Saturday, April 23, 2011

T. Targets & Teachers. Workplace bullying

Target: a person, object or place selected as the aim of an attack.

Targets of bullying go to work to get their job done and are rarely interested in office politics or conflict, they're not interested in power plays. They may have high moral values, integrity, a strong sense of fair play and dislike arguments and aggression. The target often has a mature understanding of the need to resolve conflict with dialogue and negotiation. Many are reluctant to make a formal complaint against the bully and would prefer to forgive and get on with the job at hand. They are often extremely strong individuals who are able to withstand serial bullying for years.

The target may be vulnerable (see V) is some way, for instance need to pay a high mortgage or may be a sole parent living off one wage. They may need to stay in a work environment to cover expenses, even though they may be experiencing daily torment and feel locked in, as if there is no escape. They are not weak because they stay.

The target  may be artistic, imaginative, creative, academically above average, or may be different in some way. Many targets are caring and empathetic, forgive easily and are unwilling to resort to the lying and deceptive tactics of their tormentor. They are often criticised by the bully as being soft and overly sensitive, but in reality are showing a mature ability to respond to the concerns of others gently, with respect, dignity, consideration and tolerance. In addition, the target may show a strong sense of independence and self reliance, they have little need to be part of the 'inner clique'.

The bully on the other hand will generally try to recruit others into the 'chosen' group. They are malicious, callous, and uncaring about the needs of others. The bully manager may refer to his or her management style as 'tough', 'rough and tumble', 'strong', or 'if you can't stand the heat, get out of the kitchen' and respond with impatience, irritability and aggression when this style is questioned or when he is referred for management mentoring.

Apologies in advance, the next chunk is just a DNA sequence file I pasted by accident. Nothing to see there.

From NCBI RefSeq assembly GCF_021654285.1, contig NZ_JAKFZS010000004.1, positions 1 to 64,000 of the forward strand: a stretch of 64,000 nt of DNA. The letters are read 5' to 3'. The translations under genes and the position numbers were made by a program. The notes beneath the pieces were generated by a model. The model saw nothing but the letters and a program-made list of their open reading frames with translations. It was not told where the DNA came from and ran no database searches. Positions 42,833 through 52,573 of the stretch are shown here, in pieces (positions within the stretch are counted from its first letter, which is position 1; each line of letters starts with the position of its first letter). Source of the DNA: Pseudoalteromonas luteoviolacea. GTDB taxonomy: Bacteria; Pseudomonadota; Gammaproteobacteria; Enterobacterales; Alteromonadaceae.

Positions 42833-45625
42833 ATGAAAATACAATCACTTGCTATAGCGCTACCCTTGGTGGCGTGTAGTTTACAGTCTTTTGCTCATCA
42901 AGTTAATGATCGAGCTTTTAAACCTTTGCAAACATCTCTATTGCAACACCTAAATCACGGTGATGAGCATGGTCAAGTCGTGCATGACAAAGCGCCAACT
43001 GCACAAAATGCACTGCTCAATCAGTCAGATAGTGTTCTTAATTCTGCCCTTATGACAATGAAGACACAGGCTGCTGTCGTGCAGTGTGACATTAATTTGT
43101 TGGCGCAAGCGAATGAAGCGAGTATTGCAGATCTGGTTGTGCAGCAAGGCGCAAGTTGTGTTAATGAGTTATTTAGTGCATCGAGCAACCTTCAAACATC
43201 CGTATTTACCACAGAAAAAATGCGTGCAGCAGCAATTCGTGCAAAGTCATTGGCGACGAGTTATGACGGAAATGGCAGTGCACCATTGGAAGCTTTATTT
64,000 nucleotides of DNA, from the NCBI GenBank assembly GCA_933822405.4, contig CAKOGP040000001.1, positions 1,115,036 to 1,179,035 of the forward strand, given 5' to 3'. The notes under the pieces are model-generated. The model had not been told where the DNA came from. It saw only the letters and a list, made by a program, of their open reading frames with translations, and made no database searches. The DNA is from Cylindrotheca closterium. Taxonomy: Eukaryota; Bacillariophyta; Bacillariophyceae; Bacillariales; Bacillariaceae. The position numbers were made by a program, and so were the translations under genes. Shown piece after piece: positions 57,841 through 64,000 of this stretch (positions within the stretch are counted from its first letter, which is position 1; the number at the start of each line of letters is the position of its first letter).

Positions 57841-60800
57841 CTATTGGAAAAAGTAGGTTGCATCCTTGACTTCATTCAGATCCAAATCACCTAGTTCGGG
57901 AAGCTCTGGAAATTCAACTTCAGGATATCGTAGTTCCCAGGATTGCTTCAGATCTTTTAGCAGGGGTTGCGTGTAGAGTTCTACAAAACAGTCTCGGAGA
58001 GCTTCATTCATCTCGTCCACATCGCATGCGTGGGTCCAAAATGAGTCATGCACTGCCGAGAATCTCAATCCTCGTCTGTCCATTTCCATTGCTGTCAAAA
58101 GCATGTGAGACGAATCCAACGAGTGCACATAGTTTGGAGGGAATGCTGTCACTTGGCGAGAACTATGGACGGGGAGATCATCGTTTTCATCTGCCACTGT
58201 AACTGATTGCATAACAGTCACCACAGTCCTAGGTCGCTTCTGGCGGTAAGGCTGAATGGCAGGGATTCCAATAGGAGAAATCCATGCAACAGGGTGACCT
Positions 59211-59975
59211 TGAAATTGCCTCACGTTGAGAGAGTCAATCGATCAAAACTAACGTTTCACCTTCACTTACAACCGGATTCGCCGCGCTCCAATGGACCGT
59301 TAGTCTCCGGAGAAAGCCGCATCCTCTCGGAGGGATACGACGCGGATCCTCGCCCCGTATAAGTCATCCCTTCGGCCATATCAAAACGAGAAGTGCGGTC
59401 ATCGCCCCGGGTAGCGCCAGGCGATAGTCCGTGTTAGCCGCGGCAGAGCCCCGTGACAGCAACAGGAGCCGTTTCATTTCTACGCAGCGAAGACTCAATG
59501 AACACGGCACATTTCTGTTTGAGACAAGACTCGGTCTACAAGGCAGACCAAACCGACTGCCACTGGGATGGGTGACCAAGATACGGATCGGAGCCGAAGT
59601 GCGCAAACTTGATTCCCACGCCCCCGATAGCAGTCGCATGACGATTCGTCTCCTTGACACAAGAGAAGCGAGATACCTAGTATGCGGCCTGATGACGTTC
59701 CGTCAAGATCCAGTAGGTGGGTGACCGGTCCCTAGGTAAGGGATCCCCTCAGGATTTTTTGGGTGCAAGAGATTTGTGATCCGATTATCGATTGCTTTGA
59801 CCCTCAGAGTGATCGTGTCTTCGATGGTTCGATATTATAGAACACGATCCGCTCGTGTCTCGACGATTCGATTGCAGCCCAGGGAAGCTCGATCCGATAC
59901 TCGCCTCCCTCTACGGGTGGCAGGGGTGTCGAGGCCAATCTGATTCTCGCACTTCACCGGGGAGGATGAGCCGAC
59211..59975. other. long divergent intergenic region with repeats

East Side Gallery. Berlin. 2009.
Teachers as targets (link to information for Queensland teachers who are being bullied. Some of this information is relevant for others)
Teachers who are independent, self-reliant, self-motivated, imaginative, innovative, and full of ideas may be targeted by others in the profession, particularly if they have an envious, malicious, bullying department head. The bully boss may be threatened by the competence and popularity of this staff member.

Sadly, many excellent teachers who are keenly aware of the difficulties faced by their caring, gentle students - the loner, the nerd, the learning disabled, the child who is a bit different in some way - may be hounded out of the profession. The hierarchy appears afraid of the very qualities that make them excellent teachers, and often does little to support them in the face of ongoing, relentless bullying.

Sometimes these very teachers have been able to protect the student targets from bullying by other students and staff. When they are "let go" the students are again vulnerable.

Teachers as bullies
Teachers who are serial bullies may also delight in targeting vulnerable students as well as other staff. They are devious, cunning, vicious, undermining, cruel and vindictive when they have found their target.  These malicious teachers not only restrict the child's access to enjoyable activities as punishment, but devise humiliating, belittling punishments on a daily basis for the target, possibly making fun of a mild physical deformity or a learning difficulty. They make cruel and callous criticism of the child's work, calling them 'dummy', 'failure' or bringing the classes attention to the simple fact that the child is different is some way.